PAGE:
2016/2018 MSMA (monosodium methyl-arsenate; has been downgraded from S7 dangerous poison to S6- poison) – paspalum;
2016/2018 Sempra (Halosulfuron-methyl S5) – sedges (including nutgrass)
2018 Acelepryn (not requiring scheduling) – insecticide, army worm
2018 Specticle (Indeziflam S6) –pre-emergent herbicide
MSMA, an organo-arsenical undergoes environmental degradation to the more toxic inorganic arsenite by microbial communities. This will accumulate in the soil and can contaminate waterways through soil runoff. The label states that ‘it is too hazardous to be recommended for the home garden’. It is poisonous if absorbed by skin contact or swallowed.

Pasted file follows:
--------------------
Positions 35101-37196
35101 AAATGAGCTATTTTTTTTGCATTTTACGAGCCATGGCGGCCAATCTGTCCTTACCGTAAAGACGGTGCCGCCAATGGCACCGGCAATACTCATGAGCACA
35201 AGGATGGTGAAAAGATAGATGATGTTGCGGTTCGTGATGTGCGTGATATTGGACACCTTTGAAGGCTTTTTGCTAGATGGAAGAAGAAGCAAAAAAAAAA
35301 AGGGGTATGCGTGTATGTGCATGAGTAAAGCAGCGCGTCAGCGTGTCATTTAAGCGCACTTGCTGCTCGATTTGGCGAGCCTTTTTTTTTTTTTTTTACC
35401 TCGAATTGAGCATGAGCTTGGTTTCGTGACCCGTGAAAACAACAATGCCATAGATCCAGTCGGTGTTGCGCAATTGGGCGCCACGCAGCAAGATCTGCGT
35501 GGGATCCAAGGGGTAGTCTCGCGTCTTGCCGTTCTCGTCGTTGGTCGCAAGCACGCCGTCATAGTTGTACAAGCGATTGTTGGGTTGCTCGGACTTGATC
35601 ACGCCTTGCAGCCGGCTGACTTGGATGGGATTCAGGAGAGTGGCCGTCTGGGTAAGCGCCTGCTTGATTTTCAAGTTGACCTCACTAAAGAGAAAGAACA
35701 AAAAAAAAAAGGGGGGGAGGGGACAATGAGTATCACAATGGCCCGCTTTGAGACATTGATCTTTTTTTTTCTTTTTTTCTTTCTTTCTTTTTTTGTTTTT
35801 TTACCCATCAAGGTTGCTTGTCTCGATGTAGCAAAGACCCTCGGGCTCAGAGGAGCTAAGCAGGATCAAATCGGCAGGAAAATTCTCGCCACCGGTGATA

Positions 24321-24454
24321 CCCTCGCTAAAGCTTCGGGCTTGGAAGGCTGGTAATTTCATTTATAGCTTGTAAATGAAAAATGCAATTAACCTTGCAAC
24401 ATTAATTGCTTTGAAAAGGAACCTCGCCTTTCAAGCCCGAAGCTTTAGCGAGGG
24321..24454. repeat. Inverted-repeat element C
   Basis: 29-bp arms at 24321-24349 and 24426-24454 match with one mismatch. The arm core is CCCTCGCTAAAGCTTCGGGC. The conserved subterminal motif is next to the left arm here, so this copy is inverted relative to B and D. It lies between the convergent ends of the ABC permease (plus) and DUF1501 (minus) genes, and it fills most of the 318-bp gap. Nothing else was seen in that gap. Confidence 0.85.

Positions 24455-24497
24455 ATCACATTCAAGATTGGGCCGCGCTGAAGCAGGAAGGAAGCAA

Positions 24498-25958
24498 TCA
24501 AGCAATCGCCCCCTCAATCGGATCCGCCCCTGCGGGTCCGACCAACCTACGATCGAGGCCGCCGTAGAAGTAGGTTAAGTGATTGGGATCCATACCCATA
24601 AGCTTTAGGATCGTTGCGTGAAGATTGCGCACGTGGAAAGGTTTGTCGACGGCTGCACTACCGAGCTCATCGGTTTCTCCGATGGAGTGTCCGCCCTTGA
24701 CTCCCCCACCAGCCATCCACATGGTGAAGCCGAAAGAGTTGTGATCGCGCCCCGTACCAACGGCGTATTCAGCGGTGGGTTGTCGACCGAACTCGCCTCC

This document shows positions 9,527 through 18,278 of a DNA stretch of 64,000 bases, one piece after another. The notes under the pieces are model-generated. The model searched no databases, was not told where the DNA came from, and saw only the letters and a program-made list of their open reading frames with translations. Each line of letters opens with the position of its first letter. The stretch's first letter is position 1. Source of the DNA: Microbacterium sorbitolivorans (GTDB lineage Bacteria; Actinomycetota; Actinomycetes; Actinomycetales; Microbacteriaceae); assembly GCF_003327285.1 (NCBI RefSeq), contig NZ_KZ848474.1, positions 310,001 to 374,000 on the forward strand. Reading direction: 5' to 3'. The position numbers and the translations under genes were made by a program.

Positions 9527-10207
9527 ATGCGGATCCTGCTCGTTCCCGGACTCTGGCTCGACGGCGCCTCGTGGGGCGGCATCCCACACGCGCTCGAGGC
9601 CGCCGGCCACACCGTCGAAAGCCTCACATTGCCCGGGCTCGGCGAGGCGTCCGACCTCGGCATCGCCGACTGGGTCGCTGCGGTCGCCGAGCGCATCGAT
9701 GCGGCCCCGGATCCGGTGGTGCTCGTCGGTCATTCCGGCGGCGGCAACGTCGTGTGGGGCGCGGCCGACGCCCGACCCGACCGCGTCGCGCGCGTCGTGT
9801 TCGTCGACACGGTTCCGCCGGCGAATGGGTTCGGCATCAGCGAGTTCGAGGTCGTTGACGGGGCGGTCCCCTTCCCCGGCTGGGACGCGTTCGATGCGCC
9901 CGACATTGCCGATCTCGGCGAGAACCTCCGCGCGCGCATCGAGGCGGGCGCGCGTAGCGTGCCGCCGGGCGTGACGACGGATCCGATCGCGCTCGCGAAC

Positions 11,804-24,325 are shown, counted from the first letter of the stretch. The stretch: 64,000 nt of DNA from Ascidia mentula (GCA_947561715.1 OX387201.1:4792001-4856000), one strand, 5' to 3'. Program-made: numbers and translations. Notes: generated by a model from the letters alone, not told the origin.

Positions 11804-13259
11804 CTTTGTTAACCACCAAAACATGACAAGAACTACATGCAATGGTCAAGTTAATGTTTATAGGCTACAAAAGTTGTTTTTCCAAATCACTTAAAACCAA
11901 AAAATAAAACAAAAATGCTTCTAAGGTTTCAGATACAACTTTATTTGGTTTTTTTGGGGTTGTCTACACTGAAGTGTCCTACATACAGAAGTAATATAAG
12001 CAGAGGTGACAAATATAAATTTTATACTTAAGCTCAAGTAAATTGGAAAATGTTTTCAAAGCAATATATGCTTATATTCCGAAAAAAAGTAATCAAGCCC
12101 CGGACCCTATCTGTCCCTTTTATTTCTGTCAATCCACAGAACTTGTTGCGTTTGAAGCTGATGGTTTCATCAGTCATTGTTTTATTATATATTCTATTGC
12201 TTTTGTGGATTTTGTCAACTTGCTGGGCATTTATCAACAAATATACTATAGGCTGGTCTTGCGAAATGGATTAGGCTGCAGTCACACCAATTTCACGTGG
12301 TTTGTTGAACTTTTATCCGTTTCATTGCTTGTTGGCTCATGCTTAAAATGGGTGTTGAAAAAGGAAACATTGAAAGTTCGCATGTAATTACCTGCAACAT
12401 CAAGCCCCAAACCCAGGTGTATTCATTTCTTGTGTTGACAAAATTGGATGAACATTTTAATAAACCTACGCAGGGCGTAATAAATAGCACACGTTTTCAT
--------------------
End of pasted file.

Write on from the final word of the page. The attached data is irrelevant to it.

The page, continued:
In the US, in 2009 MSMA uses on athletic fields, parks, residential lawns, forestry, non-bearing fruit and nut trees, and citrus orchards were cancelled. Its registration in the USA now allows it to be only used on cotton, sod farms, golf courses, and highway rights-of-way, and it cannot be used in Florida except for on cotton in certain counties.


(P14) I can find no mention of Parrots Feather (Myriophyllum aquaticum) in either the NSW Biosecurity Act (2015) nor in its Regulations (2017) although Eurasian Water Milfoil (Myriophyllum spicatum) is listed in the Biosecurity Act. This latter species has not been recorded in Australia thus its status is as a Weed Alert on NSW Weedwise.
Glyphosate has been used frequently in the past to control the Parrots Feather infestation, apparently with little success. Glyphosate, highly toxic to frogs, is particularly persistent in aquatic situation, with a half-life of 5 months in water but persisting in bottom sediments for at least a year in many cases (Romanowski 2011 Wetland Weeds). Romanowski points out that the wetting agents may be equally problematic.